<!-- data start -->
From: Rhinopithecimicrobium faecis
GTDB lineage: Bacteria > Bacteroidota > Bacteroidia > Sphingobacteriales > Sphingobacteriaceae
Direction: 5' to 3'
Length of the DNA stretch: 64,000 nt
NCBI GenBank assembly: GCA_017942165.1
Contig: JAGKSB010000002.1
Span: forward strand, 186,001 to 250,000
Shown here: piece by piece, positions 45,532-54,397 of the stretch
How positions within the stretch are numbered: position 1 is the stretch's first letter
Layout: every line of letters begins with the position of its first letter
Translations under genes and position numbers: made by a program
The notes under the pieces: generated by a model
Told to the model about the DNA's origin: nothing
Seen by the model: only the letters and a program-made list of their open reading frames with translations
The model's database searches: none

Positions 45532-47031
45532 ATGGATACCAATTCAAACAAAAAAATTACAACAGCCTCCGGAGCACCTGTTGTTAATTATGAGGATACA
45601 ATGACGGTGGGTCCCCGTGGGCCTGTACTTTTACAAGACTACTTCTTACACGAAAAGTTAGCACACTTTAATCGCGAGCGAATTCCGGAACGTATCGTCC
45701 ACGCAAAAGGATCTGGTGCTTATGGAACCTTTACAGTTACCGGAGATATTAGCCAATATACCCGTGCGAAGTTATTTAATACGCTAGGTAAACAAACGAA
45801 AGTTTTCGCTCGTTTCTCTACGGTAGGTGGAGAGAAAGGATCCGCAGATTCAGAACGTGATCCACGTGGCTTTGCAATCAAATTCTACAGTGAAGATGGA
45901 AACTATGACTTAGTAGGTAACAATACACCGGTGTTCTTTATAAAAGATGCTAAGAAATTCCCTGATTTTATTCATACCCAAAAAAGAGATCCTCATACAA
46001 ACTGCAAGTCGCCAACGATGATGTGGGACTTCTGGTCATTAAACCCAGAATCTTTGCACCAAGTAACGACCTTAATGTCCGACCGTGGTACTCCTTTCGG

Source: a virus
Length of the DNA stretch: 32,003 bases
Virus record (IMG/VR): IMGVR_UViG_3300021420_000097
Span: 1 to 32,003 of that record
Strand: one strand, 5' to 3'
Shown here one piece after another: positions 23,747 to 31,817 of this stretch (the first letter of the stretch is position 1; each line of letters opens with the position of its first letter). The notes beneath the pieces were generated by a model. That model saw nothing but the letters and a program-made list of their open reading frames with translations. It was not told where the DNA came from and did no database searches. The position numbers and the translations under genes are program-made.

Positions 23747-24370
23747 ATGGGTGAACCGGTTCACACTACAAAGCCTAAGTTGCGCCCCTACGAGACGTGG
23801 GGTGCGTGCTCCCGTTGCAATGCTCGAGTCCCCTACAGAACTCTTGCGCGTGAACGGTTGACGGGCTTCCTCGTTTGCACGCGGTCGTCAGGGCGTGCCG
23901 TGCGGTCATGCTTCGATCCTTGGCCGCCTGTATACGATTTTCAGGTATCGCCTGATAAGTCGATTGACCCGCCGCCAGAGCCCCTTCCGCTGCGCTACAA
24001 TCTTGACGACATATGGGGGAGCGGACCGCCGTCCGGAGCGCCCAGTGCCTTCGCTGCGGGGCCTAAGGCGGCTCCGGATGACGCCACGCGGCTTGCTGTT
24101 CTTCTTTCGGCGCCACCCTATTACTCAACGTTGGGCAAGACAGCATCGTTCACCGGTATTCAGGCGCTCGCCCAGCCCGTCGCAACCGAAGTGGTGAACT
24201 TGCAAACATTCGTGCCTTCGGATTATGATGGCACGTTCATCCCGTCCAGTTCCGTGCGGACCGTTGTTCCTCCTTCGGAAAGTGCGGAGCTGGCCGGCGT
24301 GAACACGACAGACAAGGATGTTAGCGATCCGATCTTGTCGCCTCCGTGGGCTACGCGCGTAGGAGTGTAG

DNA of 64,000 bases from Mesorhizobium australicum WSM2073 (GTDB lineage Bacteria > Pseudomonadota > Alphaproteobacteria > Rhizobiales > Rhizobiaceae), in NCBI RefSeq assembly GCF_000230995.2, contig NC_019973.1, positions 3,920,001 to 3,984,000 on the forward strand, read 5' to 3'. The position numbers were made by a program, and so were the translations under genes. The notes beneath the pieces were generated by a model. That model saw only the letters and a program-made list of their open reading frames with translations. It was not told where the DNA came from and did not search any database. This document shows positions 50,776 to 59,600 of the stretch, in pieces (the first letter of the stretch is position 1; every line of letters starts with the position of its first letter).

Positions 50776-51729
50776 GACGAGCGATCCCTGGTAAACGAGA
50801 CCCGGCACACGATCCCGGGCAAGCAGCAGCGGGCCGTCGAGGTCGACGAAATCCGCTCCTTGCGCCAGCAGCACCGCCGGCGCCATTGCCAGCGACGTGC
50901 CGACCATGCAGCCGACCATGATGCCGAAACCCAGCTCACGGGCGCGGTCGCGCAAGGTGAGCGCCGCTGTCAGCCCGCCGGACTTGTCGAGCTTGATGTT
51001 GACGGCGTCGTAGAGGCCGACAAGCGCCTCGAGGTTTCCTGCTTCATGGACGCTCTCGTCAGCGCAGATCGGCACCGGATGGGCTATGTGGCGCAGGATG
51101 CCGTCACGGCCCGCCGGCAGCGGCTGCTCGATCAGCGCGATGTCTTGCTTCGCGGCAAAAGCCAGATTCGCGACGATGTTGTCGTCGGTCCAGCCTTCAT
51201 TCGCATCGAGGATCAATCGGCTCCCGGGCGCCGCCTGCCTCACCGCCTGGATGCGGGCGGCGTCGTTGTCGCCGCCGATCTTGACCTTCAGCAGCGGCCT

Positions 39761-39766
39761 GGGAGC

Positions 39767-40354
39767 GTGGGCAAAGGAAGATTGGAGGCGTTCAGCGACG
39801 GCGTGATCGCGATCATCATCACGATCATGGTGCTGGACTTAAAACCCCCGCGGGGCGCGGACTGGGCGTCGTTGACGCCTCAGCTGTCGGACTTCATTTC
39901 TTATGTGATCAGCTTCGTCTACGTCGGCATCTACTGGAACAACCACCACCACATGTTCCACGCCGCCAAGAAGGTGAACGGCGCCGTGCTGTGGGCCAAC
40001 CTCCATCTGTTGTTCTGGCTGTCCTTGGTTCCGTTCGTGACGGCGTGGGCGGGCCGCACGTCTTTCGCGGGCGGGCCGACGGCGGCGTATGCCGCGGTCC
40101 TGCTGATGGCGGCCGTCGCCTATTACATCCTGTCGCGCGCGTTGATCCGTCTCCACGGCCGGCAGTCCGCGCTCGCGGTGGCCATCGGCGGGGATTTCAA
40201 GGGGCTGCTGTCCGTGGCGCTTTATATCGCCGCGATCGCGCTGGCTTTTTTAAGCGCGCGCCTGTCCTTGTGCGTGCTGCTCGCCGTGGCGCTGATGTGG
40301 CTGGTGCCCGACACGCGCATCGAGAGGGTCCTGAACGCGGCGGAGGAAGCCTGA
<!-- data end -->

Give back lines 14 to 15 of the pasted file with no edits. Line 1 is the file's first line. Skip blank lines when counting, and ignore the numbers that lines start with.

Seen by the model: only the letters and a program-made list of their open reading frames with translations
The model's database searches: none